Art and watchmaking have always got along. For centuries, watchmakers have turned to craftsmen and women skilled in engraving, enamelling, miniature painting and other arts to embellish their timepieces. Over the years, this meeting of minds has evolved into something of a fusional relationship. Is it merely coincidence that, in the days before Covid-19, the watches shortlisted for the Grand Prix d’Horlogerie de Genève were put on display in the city’s Museum of Art and History, or that the exhibitors taking part in the first editions of Dubai Watch Week were hosted by contemporary art galleries? Probably not, as watches and artworks engage in a mutually enriching conversation. Whereas this juxtaposition used to be the preserve of brands with a strong artistic vision, recent developments are revealing a less conventional side to this union of art and time.
Most people will have heard of blockchain by now, but what about non-fungible tokens (NFT)? These units of data, which are stored on a blockchain and, unlike cryptocurrency, cannot be interchanged, authenticate a unique digital asset, such as an artwork, and provide proof of ownership. This is the route taken by independent Russian watchmaker Konstantin Chaykin who recently announced that, on May 22, the Ineichen Zürich auction house will present the first ever digital art project by a watchmaker, namely NFT-Joker on Ethereum blockchain. Konstantin Chaykin rose to fame with the Joker watch, a piece of cinematographic pop art inspired by the DC Comics super-villain that shows hours and minutes in its eyes, and moon phases with its tongue. For NFT-Joker, Chaykin is in the process of making 42,480 digital images: one per minute over 12 hours, every day from March 13 to May 11, 2021. They will be completed by a collage of 720 images from each of these 59 days to form a digital picture of 26,373 x 216,000 pixels. In printed form, the collage will measure 1.15 metres high by 14 metres long.
Proceeds from the sale of NFT-Joker – assuming, says Chaykin, they are sufficient – will go towards supporting young Russian watchmakers. The Swiss-based Raphaël Lutz design studio is also counting on the proceeds from the sale of its Côtes mécaniques, the first digital wall clock to be sold on an NFT marketplace, to finance the making of the actual physical clock. The buyer of this unique digital asset will be able to play the animation, which accelerates 12 hours of time into 30 seconds, on his or her TV or in their personal digital environment.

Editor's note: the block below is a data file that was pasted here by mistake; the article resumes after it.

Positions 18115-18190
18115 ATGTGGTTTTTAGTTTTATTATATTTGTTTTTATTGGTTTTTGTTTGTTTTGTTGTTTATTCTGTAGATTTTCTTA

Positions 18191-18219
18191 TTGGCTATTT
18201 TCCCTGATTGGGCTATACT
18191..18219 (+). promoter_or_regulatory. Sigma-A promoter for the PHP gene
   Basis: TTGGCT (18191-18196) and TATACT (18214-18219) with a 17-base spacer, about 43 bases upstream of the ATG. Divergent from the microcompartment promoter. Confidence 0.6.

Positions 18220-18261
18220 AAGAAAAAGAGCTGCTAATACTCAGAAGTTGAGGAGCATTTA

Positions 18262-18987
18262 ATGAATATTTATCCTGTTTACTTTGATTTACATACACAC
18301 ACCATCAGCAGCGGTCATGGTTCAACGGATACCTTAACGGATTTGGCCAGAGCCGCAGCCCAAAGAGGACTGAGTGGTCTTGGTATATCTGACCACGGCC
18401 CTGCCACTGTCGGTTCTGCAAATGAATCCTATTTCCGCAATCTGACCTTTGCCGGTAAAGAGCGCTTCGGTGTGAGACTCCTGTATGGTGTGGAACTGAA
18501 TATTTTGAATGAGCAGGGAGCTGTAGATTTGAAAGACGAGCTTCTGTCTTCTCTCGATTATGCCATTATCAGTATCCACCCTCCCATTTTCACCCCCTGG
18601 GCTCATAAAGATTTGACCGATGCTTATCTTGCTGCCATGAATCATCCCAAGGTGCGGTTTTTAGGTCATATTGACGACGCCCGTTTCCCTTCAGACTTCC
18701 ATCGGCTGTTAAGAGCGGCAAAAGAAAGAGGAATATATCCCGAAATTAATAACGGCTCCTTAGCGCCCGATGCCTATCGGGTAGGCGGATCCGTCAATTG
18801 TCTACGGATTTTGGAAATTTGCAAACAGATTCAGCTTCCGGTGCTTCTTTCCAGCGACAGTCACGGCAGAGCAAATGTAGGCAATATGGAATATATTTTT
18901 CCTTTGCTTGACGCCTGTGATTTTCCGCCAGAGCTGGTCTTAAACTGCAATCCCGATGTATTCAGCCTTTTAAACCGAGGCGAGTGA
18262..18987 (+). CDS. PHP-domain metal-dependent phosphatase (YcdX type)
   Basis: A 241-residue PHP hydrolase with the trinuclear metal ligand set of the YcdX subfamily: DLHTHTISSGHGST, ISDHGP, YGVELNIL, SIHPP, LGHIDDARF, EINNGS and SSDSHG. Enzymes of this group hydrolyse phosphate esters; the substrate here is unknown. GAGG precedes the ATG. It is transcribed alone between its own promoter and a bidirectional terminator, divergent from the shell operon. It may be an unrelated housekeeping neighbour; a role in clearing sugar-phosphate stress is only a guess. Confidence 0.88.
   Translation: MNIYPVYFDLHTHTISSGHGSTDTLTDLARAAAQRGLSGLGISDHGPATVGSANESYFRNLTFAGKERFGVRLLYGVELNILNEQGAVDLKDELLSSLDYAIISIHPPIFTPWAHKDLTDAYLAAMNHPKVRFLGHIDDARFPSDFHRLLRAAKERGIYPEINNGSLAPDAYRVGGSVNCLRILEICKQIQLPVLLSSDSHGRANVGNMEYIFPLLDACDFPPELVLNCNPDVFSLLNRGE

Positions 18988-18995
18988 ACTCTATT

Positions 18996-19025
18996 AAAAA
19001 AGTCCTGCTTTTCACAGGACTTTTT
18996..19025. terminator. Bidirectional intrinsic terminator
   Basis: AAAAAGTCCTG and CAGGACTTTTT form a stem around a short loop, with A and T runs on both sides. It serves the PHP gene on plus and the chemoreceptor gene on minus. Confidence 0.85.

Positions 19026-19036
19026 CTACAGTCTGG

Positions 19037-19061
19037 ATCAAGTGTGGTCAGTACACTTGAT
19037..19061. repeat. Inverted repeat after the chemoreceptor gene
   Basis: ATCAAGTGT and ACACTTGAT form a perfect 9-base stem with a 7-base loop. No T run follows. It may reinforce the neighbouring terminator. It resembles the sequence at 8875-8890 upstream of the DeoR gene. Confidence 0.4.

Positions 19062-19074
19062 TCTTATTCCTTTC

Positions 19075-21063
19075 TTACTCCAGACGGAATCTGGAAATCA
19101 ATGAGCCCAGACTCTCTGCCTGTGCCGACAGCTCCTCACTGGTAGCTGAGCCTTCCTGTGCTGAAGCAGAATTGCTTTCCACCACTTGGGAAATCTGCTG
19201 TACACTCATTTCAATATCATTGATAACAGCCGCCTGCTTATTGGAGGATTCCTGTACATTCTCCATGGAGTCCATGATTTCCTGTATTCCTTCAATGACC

Watchmakers that aren’t moonlighting as artists themselves are happy to call on professional artists to stage a backdrop for their latest timepieces. Especially when the timepiece in question is a new milestone in the brand’s production. Hermès did exactly that at the recent Watches and Wonders Geneva where it launched the H08, no doubt set to become a pillar of its collections. While the fair took place entirely online, Hermès moved physically into Bâtiment des Forces Motrices, a magnificent industrial building in Geneva’s city centre, where it set up a streaming studio together with a large-scale installation by Clément Vieille and Pierre Pauze, both graduates of the Le Fresnoy contemporary arts research studio in France. Their scenography combined the tensegrity architectural principle with digital technology to trace the H08’s creation in Hermès’s typically poetic language.
Similar stagings can be found at Zenith, which last year handed over the façade of its manufacturing facilities in Le Locle to artist Felipe Pantone, or at Jaeger-LeCoultre which worked with the American artist Michael Murphy as part of the year-long celebration of the Reverso’s 90th anniversary. As the brand explains, “Michael Murphy has invented an entirely new formula for rendering two-dimensional images as suspended, three-dimensional mobiles. These anamorphic installations comprise a multitude of objects hanging at various heights and distances. Depending on the viewer’s line of sight, they appear to change form: from a seemingly random and chaotic jumble of shapes they coalesce into a highly organised and recognisable image.” This travelling installation, which represents the new Reverso Tribute Nonantième, will be shown in cities worldwide over the course of the year.
NFTs and installations aside, limited editions are still the most popular form for artist x watch brand collaborations. Hublot, which has numerous partnerships under its belt with the likes of Shepard Fairey, Marc Ferrero and Richard Orlinski, recently worked alongside Takashi Murakami, often called the “Japanese Andy Warhol”, on a Classic Fusion All Black. Bulgari once again teamed up with Tadao Ando for the Octo Finissimo that carries the renowned architect’s name, unveiled earlier this year. Latest to take the plunge, Roger Dubuis is working with the Urban Art Tribe formed by two urban culture creatives – Dr. Woo, a tattoo artist, and graffiti artist Gully – on what almost qualifies as a philosophical endeavour: “Brought together to unite a wider community of daring minds, Roger Dubuis and the Urban Art Tribe hope to encourage people to challenge the way things are.” Before watch brands started questioning the fourth dimension, it was only ever a matter of… time!